College of Business and Technology student, alumni featured in AG News

Every day, the North Central University College of Business & Technology produces graduates who are ready to take on the world. This is because students receive a unique business education that provides them with practical skills and prepares them for their future careers—all in the context of integrating faith and business. We also have an alumni network that has gone out into the world and succeeded in countless fields including finance, marketing, entrepreneurship, social media management, tech startups, and more. Today we’re highlighting three recent stories of our students and alumni featured in AG News.

Macy Maxson – practical help to fight trafficking in Nepal

Could something as practical as providing training and resources for girls’ monthly menstrual cycles help stop human trafficking? Macy Maxson ’18 thinks that answer is “Yes!”

In the AG News article Freedom through education (Rachelle Ellis, June 18, 2021), Maxson shared that when she began working for Venture in 2018, she heard firsthand accounts of lower caste women trafficked in Nepal. While she was a Business and Marketing major at North Central University, Maxson had already thought of creating an all-in-one female health subscription and delivery service for feminine hygiene products. When she heard about the girls in Nepal, “she felt she had found a mission.”

Creating a giving plan to provide women here with sustainable products and help women in Nepal at the same time became Maxson’s goal.

Maxson founded Garnuu to provide monthly deliveries of sustainable organic tampons and menstrual cups. Using profits from the business, Garnuu will partner with Venture to deliver these feminine hygiene resources and empowering education to help girls see their worth in God’s eyes and break free from the cycle of human trafficking.

Read the full article here: Freedom through education

Micah Zupke—delicious baked goods safe for people with food allergies

Having a sweet tooth and loving baked goods often posed a challenge for Micah Zupke ’22, an Entrepreneurship major in the College of Business and Technology. In the AG News article Uniquely Me Bakery (Fiona Morgan, July 1, 2021), Zupke noted that childhood allergies to peanuts, tree nuts, dairy, and soy meant she often had to forego the treats that others were able to enjoy.

During high school, she realized she could use her baking skills—which she began cultivating after watching Cake Boss in sixth grade—to prepare food that was safe for her, and others to eat. She started nut-free Uniquely Me Bakery as a high-school student, relying on word-of-mouth from family and friends to get business.

Zupke is now licensed as a home baker by the Minnesota Department of Agriculture, and she is using the knowledge and mentorship she’s gained through her North Central coursework to improve and expand her business practices. One of her recent accomplishments as a result of her studies included creating a website for her business.

Brian Stewart, DBA., is Zupke’s academic advisor and program director for North Central’s Institute for Innovation and Entrepreneurship. In the AG News article, Stewart said, “Zupke has the right ingredients for a successful business: There is a market demand, people are willing to pay a high price point, and she’s an incredibly gifted baker. So all three of those are the combination of a successful business.”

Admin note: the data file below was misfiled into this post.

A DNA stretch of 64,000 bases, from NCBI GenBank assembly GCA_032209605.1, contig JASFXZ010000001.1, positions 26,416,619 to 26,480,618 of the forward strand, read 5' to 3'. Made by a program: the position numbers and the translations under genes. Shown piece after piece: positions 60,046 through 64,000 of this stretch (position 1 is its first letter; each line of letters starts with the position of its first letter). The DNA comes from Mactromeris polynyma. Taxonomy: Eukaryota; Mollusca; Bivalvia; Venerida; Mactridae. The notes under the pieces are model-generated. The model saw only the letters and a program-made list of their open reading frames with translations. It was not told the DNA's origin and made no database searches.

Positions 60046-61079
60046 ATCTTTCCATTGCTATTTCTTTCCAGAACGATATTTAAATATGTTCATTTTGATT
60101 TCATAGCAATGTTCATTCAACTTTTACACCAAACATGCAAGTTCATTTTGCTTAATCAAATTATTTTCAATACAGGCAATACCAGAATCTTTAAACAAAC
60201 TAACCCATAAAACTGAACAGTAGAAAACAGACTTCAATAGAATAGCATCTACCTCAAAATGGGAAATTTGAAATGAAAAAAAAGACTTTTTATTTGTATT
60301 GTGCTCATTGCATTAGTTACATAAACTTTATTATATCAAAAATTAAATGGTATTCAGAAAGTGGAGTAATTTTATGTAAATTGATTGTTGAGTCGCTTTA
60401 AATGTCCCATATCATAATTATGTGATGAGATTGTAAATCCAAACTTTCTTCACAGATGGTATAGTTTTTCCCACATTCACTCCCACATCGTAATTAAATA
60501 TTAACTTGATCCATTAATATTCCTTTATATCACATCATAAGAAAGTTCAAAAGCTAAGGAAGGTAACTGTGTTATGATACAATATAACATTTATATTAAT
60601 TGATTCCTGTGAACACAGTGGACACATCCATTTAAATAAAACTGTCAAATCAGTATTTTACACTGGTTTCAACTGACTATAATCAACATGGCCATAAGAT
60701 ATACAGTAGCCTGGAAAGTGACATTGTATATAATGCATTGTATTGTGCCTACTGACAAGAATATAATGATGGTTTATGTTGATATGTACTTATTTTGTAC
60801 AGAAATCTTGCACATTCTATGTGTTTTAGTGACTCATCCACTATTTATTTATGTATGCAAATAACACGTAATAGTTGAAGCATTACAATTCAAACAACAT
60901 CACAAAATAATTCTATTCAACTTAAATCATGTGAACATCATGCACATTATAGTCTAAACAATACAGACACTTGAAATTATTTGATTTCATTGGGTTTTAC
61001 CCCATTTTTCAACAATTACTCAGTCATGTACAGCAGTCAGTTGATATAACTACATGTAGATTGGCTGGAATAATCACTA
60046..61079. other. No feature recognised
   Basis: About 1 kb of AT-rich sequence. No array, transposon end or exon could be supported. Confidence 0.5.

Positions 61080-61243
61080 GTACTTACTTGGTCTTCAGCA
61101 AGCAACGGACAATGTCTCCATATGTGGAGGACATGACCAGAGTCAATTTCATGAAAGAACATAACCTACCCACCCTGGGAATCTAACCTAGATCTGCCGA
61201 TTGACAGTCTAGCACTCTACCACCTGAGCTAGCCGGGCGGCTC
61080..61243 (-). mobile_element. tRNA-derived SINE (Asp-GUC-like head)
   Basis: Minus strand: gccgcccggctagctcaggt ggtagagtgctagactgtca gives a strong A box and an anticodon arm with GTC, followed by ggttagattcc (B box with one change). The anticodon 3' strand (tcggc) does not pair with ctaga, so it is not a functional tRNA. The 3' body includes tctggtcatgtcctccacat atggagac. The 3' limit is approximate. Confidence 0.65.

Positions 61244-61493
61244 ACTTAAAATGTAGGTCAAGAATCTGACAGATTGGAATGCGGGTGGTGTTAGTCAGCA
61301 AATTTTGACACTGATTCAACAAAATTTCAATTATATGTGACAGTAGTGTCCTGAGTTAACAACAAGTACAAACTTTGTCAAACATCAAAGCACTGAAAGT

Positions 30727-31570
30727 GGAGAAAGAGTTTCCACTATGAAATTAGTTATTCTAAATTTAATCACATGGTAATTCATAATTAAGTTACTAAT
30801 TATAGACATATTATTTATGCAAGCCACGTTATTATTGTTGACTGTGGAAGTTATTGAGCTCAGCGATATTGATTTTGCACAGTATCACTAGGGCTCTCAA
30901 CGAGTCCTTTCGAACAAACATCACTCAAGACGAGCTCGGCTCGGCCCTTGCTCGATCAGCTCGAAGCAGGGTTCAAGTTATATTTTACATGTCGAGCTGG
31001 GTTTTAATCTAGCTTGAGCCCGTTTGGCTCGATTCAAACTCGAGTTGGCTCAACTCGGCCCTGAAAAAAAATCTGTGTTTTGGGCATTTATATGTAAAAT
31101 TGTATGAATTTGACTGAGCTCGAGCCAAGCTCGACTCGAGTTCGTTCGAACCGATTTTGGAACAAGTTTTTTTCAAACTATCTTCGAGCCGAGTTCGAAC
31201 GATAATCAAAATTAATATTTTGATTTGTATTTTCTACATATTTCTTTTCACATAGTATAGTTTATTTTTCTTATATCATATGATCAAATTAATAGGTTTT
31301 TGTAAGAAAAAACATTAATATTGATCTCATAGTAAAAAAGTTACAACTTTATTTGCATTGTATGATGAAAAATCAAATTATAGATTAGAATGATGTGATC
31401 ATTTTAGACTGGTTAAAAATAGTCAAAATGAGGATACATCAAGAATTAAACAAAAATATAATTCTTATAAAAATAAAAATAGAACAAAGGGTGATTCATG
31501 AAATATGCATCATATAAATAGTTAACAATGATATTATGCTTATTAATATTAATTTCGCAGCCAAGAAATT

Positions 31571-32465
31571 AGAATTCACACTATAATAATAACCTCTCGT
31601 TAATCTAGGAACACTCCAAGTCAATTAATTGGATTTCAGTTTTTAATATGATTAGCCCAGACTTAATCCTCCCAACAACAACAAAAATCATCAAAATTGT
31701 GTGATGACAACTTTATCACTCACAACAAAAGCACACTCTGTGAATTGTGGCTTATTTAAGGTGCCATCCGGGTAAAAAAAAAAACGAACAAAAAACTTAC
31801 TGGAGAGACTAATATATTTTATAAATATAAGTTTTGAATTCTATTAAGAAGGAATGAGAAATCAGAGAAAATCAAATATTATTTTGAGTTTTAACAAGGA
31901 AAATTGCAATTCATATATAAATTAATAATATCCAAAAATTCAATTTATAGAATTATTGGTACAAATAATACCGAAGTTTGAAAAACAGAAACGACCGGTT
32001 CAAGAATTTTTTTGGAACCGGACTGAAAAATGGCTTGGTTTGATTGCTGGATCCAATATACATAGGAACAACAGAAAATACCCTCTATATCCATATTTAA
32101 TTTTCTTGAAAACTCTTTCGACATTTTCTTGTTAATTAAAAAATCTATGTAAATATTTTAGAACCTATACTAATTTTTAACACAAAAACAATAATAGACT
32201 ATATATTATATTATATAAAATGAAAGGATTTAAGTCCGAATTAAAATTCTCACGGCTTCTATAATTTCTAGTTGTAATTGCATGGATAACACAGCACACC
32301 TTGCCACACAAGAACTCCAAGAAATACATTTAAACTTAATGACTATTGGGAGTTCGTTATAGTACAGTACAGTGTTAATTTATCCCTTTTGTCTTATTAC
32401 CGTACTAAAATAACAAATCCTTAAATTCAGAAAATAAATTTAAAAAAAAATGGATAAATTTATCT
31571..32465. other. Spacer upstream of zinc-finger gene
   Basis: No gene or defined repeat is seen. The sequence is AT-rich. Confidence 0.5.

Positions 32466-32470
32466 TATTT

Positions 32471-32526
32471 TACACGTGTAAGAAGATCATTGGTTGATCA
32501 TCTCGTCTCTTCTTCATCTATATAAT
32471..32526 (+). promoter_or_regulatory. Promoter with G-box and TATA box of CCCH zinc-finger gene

Zupke hopes to one day run a store-front bakery.

Read the full article here: Uniquely Me Bakery

Celena Eamiguel—inspiring others to know God and love themselves

As early as age 16, Celena Eamiguel ’21 had a dream to become a Christian hip-hop artist. According to the AG News article Reversing negative messages (Kristin Wileman Sheldon ’18, June 11, 2021), Eamiguel is from a family of musicians but realized a formal education in business would help her sustain her career.

Eamiguel was chosen as an Act Six Scholar and studied Business Administration at North Central University as she continued to write, perform, and produce new music (Celena Lena).

Finding a path to reach the hearts and minds of the next generation is a calling for Eamiguel. In fellow alumna Kristin Wileman Sheldon’s article about her in AG News, Eamiguel said, “God has given me a platform to reverse the lies told through a lot of rap and hip-hop music, lies that are destroying my generation from the inside out. I want to be prolific in speaking God’s truth and reversing the negative messages that hip-hop has used to influence people, especially in the urban community.”

Mark Skeba, MBA, has served as Eamiguel’s instructor and advisor. He told AG News that Eamiguel’s music platform serves as a “powerful tool that provides opportunities for her to articulate difficult concepts and share her faith in a unique way.” Eamiguel’s education through the College of Business and Technology, which is “highly intentional about cultivating coursework directly applicable to the business world,” has prepared her to maximize her impact as an artist by knowing how to reach audiences.

Read the full article here: Reversing negative messages

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